Neuropsychology: A Guide For Parents

From the caring pediatric neuropsychology team at Chicagoland Neuropsychology

Parents wouldn’t be parents if they weren’t concerned with what was best for their child. Taking the first steps to having those concerns addressed comprehensively, and then getting a real roadmap for how to best help your child brings tremendous relief. Pediatric neuropsychology evaluations provide just that. After getting a full evaluation, you will start to see your child beginning to thrive, making the time and effort spent to receive help worth it. More importantly, however, is the relief that the children we work with so often feel as they become happier and more able to live up to their potential.

Should my child see a neuropsychologist?

To determine whether it makes sense to discuss your pediatric neuropsychology concerns with Dr. Brietzke, please consider the following questions:

  1. Does your child have difficulties with distractibility or paying attention (in class or when someone is speaking?
  2. Are there emotional difficulties such as sadness or anxiety that are more severe than in other children?
  3. Does your child have trouble remembering what they are told, forget important items or have completing tasks?
  4. Does your child sometimes have strange or unexplained behaviors or big anger outbursts?
  5. Staying organized, planning ahead and thinking before one speaks/acts (impulse control) develops over time, but is this an area that your child has more trouble with than others do?
  6. Does your child have problems making and keeping friends?
  7. Does your child have particular trouble in one class or do they get lower overall lower grades than they should?
  8. Has your child been given a diagnosis in the past that just doesn’t seem to fit?

Answering yes to one or more of these questions doesn’t diagnose anything, but it does suggest that discussing the benefits of a neuropsychological evaluation would be a good idea.

How to explain this to my child

It is normal for children to be a little nervous on the day of the appointment. That anxiety usually passes quickly once your child figures out that this is actually going to be kind of fun. For some kids, it’s important to tell them that there won’t be anything painful and that Dr. Brietzke won’t give them any shots either. It usually makes the most sense to tell kids that ‘testing’ really isn’t a good word because a lot of what we do is closer to playing games, doing puzzles and drawing than taking a test at school. These special ‘games’ just happen to tell us how your child’s brain is working.

You can also reassure them that they can always take breaks to come see you, go to the bathroom or just rest. It is probably best not to emphasize that the whole process takes 4 hours or so. This can seem overwhelming to some kids, even though this is much shorter than a normal schoolday. It is often good to bring a snack or something to drink as well. For younger children it can be good to bring a familiar toy for them to play with during breaks.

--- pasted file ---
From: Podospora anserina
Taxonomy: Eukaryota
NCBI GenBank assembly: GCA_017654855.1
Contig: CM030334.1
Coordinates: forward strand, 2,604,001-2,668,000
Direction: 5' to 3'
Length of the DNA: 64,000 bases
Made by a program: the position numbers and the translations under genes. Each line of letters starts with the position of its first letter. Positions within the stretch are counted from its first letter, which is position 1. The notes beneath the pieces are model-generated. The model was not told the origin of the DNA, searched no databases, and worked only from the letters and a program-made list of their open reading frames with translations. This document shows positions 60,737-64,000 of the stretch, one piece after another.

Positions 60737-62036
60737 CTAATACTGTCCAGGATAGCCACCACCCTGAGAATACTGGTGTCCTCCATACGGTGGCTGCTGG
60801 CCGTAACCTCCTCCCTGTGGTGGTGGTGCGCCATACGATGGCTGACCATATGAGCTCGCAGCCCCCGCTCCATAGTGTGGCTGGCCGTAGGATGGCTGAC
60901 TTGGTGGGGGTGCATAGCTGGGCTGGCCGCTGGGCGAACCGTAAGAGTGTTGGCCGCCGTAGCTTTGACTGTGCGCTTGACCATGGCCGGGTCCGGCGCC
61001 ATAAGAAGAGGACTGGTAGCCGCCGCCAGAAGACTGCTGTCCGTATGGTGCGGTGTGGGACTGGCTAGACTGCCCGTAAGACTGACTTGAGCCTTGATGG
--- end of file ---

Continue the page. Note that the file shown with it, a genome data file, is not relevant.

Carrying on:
Getting the results & taking the next steps

About a week after your child finishes testing, a feedback session is scheduled. Anyone who is involved with your child is encouraged to come. At the beginning of the meeting, you will get a copy of the report and the rest of the time is spent explaining what the report means as well as answering whatever questions you have. This process usually takes about an hour, but Dr. Brietzke always schedules extra time to make sure everything is making sense.

The report will contain an explanation of test results, a diagnosis,(if relevant) and a number of personalized recommendations that will help leverage your child’s strengths to make up for their weaknesses.It will also contain suggestions for other types of other treatment that will be most useful. These kinds or recommendations are useful to parents, physicians and teachers. In particular, they can also be used by the school to implement services and accommodations to help your child succeed.

Will my child be diagnosed with ADHD and given medication?

ADHD is a very real disorder, but it is also a disorder that is handed out too quickly these days. Part of why it is so over-diagnosed is that there are a number of other problems that can mimic the symptoms of ADHD. It is only through carefully considering multiple possibilities and considering objective data (i.e., neuropsychological test results) that any diagnosis can be made.

If, indeed, your child has ADHD (or another disorder), medications can be useful, but there are often other holistic treatment options that can be as or more effective than taking a pill. The ability to predict what options would be best can only come through actually assessing your child, because this process gets to the real reason of why things are not right.

My unique, holistic approach considers the parent’s concerns, alongside the child’s medical history, their emotional (feeling) and cognitive (thinking) abilities as well as the family structure. I also integrate cutting-edge pediatric neuropsychology functional brain imaging into the evaluation for more complex cases. Most importantly, my approach is designed to be as kid-friendly as possible. I learned long ago that comfortable, relaxed kids provide the most useful data when they are being tested.